perceptively observes that the idea of a common
Czechoslovak nationality was promoted, in part, to weaken
the power of the German population (who outnumbered the
Slovaks) in the interwar Czechoslovak state.
Cathie Carmichael admits, at the beginning of her
chapter on the "Balkans" (pp. 221-239), that this is a
problematic term, artificially including Slovenia and
Croatia, and artificially excluding Greece and European
Turkey. This chapter is perhaps the most heterogeneous in
the volume, addressing six states with Slavic majority
languages (Bulgaria, Macedonia, Yugoslavia, Bosnia-
Herzegovina, Croatia, and Slovenia), Romania, and
Albania. Carmichael gives concise linguistic profiles of
the individual states, and then examines "Serbo-Croat" as
a case study of the area. Although she adequately
addresses the interface between language and ideology in
(Slavic speaking) Croatia, Bosnia-Herzegovina, and
Yugoslavia, illustrating her points with salient examples
and quotes, the circumstances for the other states and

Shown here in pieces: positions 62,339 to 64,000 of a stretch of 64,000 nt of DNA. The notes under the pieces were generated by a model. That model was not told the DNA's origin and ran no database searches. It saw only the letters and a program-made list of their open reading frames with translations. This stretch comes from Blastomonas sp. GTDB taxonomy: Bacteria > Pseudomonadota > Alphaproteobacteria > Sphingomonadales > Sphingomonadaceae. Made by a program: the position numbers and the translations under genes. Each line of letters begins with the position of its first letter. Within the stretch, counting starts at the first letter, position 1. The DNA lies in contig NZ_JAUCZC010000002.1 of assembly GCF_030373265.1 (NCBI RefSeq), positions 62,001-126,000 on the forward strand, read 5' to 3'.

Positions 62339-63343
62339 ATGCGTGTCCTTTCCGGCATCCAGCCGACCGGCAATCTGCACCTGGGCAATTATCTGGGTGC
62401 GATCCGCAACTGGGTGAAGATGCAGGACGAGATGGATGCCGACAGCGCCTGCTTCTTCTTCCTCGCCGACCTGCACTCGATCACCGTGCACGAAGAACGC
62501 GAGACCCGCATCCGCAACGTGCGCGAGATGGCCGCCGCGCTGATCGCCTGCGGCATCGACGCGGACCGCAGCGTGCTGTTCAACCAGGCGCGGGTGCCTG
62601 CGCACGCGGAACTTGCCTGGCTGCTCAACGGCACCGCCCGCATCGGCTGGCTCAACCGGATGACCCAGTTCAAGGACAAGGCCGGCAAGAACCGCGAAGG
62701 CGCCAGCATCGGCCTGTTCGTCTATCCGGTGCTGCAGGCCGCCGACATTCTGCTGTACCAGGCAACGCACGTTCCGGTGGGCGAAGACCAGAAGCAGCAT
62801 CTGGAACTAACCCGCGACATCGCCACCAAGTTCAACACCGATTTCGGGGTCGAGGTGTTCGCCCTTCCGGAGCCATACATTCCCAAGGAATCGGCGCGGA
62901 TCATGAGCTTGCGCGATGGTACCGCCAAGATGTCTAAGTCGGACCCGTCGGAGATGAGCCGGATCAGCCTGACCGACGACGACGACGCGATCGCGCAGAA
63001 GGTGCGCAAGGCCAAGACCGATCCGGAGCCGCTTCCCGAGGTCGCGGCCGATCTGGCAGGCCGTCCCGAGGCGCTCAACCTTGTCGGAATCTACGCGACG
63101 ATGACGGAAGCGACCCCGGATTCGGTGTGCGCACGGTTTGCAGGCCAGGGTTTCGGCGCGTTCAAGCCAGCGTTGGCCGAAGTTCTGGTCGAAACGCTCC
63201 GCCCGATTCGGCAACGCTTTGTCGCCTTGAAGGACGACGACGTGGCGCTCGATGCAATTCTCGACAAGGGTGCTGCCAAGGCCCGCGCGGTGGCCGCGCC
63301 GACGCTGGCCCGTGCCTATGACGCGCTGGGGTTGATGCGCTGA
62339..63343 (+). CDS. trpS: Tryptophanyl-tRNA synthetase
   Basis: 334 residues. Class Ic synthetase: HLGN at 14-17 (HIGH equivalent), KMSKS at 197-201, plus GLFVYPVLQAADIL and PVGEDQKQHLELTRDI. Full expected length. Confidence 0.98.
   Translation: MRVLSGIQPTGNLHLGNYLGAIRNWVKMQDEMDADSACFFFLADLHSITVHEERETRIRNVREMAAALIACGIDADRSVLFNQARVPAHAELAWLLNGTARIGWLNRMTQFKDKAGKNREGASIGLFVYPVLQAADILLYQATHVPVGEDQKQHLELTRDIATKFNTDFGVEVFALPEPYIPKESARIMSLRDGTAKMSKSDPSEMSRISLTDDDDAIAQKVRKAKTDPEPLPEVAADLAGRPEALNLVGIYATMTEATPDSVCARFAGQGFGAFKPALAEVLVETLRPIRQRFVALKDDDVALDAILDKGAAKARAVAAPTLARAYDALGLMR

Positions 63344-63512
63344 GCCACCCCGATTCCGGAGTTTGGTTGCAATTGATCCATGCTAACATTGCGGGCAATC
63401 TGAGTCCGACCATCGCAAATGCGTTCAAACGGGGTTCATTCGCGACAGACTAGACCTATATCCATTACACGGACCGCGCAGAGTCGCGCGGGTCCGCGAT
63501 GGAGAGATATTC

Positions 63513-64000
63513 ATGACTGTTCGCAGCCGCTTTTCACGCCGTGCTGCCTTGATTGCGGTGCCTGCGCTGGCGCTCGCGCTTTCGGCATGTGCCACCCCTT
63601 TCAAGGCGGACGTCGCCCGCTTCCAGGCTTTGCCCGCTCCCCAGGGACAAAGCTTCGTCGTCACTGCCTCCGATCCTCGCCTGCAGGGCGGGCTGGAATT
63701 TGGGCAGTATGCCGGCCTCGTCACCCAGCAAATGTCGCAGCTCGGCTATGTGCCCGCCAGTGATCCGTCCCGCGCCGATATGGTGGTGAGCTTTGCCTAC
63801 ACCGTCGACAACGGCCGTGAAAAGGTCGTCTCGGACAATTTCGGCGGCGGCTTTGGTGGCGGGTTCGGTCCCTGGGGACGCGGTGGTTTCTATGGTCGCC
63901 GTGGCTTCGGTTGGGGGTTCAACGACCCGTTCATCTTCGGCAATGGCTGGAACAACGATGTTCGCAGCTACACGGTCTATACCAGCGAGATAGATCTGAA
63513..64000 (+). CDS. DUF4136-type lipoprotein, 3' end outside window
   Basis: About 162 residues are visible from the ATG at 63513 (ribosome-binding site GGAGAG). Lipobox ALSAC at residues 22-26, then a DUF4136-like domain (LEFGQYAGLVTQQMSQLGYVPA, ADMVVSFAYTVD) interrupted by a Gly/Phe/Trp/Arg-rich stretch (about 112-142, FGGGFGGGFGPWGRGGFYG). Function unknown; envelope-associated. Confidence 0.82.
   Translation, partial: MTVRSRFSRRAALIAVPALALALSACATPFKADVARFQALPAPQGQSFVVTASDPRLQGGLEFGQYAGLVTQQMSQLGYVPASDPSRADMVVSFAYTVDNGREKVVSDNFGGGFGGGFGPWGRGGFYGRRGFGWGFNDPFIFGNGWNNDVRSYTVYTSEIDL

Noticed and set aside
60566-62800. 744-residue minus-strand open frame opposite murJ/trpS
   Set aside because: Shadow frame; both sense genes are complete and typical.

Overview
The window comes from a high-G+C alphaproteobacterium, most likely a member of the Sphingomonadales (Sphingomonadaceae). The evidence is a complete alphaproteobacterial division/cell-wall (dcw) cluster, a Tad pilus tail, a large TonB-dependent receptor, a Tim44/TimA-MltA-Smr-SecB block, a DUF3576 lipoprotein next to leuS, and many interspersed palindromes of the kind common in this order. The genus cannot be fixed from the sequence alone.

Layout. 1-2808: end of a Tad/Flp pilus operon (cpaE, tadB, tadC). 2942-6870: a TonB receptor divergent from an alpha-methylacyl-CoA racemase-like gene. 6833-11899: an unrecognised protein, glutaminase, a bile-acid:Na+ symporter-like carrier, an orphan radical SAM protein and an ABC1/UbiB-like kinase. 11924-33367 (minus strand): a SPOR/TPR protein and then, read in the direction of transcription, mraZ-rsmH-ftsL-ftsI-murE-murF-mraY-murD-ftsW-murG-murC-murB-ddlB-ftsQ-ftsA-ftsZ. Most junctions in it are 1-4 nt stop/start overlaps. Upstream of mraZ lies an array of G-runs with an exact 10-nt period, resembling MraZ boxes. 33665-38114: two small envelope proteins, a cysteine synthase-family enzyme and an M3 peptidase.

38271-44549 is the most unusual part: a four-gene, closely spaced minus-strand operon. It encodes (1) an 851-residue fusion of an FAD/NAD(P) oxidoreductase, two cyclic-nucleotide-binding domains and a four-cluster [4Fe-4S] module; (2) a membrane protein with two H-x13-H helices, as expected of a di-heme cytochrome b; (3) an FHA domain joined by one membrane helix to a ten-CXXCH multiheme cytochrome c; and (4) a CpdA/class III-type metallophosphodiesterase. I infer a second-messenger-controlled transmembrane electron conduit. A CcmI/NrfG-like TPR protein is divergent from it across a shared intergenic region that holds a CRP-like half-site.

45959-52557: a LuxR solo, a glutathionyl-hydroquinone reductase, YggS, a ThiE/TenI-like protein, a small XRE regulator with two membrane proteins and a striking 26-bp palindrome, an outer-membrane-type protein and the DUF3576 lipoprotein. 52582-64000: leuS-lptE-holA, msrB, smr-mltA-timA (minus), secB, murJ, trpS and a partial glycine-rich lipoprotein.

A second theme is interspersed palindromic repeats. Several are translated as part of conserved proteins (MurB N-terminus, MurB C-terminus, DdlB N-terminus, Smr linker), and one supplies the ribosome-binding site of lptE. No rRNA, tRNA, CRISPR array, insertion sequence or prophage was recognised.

languages of the area differ to the extent that the case
study gives us little insight into the complex and
specific politico-linguistic issues at work there. Given
her space limitations, however, it is difficult to see
how she could have treated the topic differently.
Greece and European Turkey are covered by Peter
Trudgill (pp. 240-263). In many ways, Greece is
particularly illustrative of the interaction of language
and nationalism at their extreme. There is the dizzying
alternation between the two Greek literary languages,
"Katharevousa" and "Dhimotiki", often dependent on the
politics of the regime in power and correlated with the
opposing ideologies of "Ellinismos" (focused on the
classical past) and "Romiosini" (stressing Byzantine
heritage and peasant culture), respectively. This is